- Two 50ug (mcg) Estradiol (Estrodot) patches applied weekly Saturday morning and Tuesday evening, or any other two days in the week, three and a half days apart – but stick to the same days each week. Alternatively you can use transdermal gel rather than patches – see the above website.
- 5 mg Finsasteride in the morning (in the U.K., you can get this from your G.P. on the NHS, if you have a dodgy prostate – BHP – Benign Prostatic Hyperplasia).
- (Optional) 25 mg Spironolactone (Spirotone) in morning, 25 mg Spironolactone in evening – building up to 50 mg Spironolactone in morning, 50 mg Spironolactone in evening after 6 weeks, and thereafter optionally building up to as much as 200 mg per day, according to the transgender care website (http://www.transgendercare.com/medical/resources/tmf_program/tmf_program_regimens.asp) BUT BEWARE! I don’t actually take this myself, because I had a severe allergic reaction to Spironolactone.
- (Optional) Progestin : 5 mg daily for 10 days at beginning of the month.
PLEASE NOTE: I am not a doctor or medically trained. You should NOT start taking feminizing hormones unless you are absolutely sure you want to do this. In my case it came from somewhere so deep down in my psyche and subconscious that it was inevitable that I would do it eventually.
It SHOULD be done under medical supervision. If you don’t want your transition to be medicalised and controlled by an ‘expert’ gender identity clinic, involving psycho-sexual psychiatrists and psychologists, endocrinologists and SRS/GRS surgeons, whether private (or if you are in the U.K., at an NHS clinic such as the one at Charing Cross Hospital), you can obtain the feminising hormones from a reputable Internet supplier such as InHousePharmacy – I can recommend this company without reservation. They deliver anywhere in the world, it’s the real proprietary medicine, and thay are prompt and reliable on delivery. In the U.K., you may have to pay 20% V.A.T. plus £8 handling charge to the Post Office when you import the drugs, but this is quite hit and miss. The last two deliveries from InHouse Pharmacy I had to pay it, but on the most recent one I didn’t, so it seems to depend on the efficiency (or otherwise) of the local Post Office.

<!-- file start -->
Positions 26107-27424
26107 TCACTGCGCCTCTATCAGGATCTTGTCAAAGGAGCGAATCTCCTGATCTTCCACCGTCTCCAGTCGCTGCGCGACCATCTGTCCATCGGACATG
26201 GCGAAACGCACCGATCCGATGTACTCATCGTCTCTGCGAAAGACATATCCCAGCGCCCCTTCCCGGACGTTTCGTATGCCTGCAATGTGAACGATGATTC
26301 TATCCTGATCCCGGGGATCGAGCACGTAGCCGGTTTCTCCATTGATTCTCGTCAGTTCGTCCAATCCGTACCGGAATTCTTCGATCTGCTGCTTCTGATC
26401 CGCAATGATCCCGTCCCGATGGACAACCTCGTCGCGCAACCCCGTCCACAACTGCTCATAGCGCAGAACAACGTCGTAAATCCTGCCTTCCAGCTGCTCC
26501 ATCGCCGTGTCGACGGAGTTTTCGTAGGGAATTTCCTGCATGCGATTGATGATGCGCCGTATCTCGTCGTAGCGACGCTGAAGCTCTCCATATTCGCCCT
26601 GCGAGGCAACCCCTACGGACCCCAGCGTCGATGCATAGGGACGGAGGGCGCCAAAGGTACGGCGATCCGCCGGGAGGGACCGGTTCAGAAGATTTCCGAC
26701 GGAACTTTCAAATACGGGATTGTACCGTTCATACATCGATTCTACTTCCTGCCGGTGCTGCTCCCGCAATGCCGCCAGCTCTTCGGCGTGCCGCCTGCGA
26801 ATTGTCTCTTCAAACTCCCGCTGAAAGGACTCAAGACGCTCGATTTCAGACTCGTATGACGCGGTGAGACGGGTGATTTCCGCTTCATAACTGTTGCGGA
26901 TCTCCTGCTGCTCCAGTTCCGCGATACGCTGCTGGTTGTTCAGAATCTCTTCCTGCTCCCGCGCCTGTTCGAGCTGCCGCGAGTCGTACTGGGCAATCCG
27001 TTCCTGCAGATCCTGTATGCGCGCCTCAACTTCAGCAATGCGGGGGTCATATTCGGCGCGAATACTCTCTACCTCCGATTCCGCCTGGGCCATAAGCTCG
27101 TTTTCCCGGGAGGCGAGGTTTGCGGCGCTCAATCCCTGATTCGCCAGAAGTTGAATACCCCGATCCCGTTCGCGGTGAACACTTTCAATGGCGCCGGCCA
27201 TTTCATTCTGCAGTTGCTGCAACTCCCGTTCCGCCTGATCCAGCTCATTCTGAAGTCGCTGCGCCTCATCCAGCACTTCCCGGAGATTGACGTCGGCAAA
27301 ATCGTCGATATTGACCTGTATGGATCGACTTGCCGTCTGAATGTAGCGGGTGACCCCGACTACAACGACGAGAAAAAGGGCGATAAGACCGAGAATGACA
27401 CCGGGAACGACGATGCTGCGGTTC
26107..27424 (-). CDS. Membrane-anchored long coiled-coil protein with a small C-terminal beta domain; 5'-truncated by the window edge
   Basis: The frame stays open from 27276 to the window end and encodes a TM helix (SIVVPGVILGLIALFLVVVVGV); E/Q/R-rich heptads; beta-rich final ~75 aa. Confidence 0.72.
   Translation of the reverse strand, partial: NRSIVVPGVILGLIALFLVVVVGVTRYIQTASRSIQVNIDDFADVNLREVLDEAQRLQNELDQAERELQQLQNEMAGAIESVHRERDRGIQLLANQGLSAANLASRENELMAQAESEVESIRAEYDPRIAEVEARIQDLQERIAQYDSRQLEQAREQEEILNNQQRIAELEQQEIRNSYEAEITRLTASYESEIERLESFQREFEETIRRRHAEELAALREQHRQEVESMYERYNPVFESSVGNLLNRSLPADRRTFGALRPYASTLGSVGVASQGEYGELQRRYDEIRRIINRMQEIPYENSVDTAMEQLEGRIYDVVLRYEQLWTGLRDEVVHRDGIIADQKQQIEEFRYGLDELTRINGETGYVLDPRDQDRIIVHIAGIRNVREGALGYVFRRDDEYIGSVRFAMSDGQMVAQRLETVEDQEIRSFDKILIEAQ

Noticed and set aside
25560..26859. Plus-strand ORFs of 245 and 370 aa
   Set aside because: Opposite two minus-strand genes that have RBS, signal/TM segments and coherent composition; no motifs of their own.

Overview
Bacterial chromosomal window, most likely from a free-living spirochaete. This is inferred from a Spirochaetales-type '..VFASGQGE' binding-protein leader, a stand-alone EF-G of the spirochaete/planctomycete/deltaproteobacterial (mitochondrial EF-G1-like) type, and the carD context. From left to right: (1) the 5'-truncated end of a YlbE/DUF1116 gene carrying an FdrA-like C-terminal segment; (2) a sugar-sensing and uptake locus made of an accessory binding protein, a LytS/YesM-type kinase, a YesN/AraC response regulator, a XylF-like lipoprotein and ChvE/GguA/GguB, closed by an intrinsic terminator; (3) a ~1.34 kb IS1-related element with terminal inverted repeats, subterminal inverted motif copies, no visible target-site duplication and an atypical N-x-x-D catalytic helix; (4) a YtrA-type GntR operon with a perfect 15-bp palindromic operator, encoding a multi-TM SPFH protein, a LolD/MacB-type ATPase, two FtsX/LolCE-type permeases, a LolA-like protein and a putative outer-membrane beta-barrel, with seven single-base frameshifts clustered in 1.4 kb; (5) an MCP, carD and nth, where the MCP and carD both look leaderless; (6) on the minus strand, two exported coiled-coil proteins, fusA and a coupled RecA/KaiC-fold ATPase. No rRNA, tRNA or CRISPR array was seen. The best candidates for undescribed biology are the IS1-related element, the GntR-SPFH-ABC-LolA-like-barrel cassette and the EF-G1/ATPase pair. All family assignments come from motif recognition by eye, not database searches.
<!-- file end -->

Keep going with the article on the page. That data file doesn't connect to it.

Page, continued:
It is wonderful and truly liberating that one can control one’s own feminizing drug regimen, and it has only been possible to do this since the advent of the Internet – certainly no one could do it in the 1970s, or 1980s – or I might have started a lot sooner.
BUT, and here is a very important point, you should still at least tell your G.P. what you are taking, in case there is any conflict with other medication. My G.P. (who is female), knows what I am doing, and so far she has been pretty good about it. She hasn’t commented on the full transsexual drug regimen, as above, as she admits honestly that she is not an expert in this area.
UPDATE: I am about to start sessions with an NHS Gender Identity Clinic (October 2011), and I am guessing they probably won’t be that pleased that I have been self-medicating. I hope they don’t tell me off too much! Hopefully I will finally receive some advice from an expert clinician in transgender endocrinology and be able to get the hormones on NHS prescription in future.